• Location: In addition to filling in the "location" field when filling in the online form of the job offer, it would be better if you add more specific information about the location where the work takes place. Is it a new office? Are there good connections in terms of transport? Does work always take place in the office or does it involve some level of travel? The workplace is often as important as the position.
  • Your company: What is the activity of your company? If your business isn't well known, you'll need to explain the type of industry you are in. Instead of copying the "About Us" section of your website, try to link this section to the vacant position. So if it's a sales vacancy you can write "An important supplier to the textile industry with an aggressive expansion program to obtain clients outside of U.S.". But if it's an IT position you could say "A major supplier to the textile industry with a newly developed online ordering system built on a .NET framework." Don't make the mistake of providing too much information here, the candidate will do their own research for more information.
  • Next Steps: If the reader is interested in the vacancy, what are the next steps to take? There is an "Apply Now" button located on all Monster job postings but it would be appropriate to add an email or contact telephone number as well as a reference number so that you can follow up on the origin of the people who apply for the job. Is there any specific information you would like candidates to include in their cover letter? Now is the time to tell them.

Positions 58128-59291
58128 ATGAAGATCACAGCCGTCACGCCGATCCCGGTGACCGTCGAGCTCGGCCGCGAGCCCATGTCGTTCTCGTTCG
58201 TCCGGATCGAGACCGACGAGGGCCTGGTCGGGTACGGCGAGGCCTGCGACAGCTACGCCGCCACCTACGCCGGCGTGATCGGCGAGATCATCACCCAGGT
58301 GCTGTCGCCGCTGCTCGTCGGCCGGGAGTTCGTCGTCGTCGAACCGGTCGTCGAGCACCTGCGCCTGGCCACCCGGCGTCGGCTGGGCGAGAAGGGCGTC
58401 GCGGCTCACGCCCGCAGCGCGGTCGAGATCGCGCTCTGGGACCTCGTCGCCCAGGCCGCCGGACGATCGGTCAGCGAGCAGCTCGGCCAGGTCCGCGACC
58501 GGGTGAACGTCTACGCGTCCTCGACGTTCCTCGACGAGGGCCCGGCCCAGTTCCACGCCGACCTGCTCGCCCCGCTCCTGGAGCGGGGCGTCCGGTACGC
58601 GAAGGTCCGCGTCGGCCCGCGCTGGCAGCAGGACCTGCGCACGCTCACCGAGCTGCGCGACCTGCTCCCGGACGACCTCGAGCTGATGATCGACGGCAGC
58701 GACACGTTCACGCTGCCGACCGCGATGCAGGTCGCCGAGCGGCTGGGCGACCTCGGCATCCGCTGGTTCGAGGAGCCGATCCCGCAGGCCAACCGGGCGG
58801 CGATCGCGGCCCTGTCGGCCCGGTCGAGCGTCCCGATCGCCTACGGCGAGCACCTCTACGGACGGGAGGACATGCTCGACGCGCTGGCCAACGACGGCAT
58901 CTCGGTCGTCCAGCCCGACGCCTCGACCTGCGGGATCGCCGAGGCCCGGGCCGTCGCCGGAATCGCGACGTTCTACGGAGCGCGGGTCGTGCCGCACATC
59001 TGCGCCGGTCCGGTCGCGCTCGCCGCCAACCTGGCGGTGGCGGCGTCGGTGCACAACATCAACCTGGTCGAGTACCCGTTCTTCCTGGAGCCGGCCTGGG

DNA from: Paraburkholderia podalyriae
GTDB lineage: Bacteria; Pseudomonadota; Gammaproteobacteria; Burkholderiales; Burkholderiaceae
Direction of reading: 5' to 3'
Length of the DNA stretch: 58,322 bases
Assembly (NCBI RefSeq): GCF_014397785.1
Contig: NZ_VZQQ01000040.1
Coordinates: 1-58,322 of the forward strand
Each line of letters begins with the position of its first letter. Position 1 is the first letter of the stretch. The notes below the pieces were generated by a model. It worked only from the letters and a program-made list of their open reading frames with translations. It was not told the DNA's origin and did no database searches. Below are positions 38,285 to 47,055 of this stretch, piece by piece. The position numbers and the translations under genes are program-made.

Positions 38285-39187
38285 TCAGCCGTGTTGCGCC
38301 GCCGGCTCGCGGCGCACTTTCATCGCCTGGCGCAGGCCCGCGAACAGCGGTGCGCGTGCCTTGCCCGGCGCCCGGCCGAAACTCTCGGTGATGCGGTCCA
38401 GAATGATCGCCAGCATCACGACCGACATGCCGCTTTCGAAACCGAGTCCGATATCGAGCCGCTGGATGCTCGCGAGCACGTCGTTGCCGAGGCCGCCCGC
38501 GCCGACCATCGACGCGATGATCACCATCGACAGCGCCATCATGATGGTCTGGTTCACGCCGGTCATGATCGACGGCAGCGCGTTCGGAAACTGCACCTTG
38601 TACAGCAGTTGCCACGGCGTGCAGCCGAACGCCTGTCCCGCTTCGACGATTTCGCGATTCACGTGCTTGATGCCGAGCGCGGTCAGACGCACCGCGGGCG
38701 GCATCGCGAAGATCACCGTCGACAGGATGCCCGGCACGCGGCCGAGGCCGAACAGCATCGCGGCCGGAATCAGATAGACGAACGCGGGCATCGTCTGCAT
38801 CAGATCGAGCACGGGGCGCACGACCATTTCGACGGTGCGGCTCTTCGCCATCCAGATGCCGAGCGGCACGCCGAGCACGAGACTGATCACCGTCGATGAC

Attract your audience

If you use the analogy that the job is your product and the candidates are the customers, you need to be convincing about why you are doing this (or taking the time to apply for the job). Candidates highly value your skills and experience, and if you want them to apply for the job, you'll need to attract candidates based on what they want and need in the same way that you would a client.

Think about when you go shopping. What products attract your attention? What products attract your target candidate? What can you learn from the advertising language they use and the way they are displayed?

Many job postings have been written with the assumption that the company is doing potential candidates a favor by inviting them to apply for their job. This attitude makes the audience reject you - if you aren't welcoming in your advertisements you cannot expect people to think that you'll provide a welcoming workplace.

Looking for a job is a job in itself so try to keep your job posting under 700 words. Overly convoluted job offers suggest a cramped work environment, while a jovial ad full of jokes will give the impression of unprofessionalism. Talk to people on the same level and in the second person, using "you" or "you" instead of "us."

For every job that you advertise, avoid the temptation to simply copy and paste the description you used the last time you ran a hiring campaign for the same position. Think about how responsibilities may have changed. You will want to employ human beings with their own personalities and attributes, rather than clones!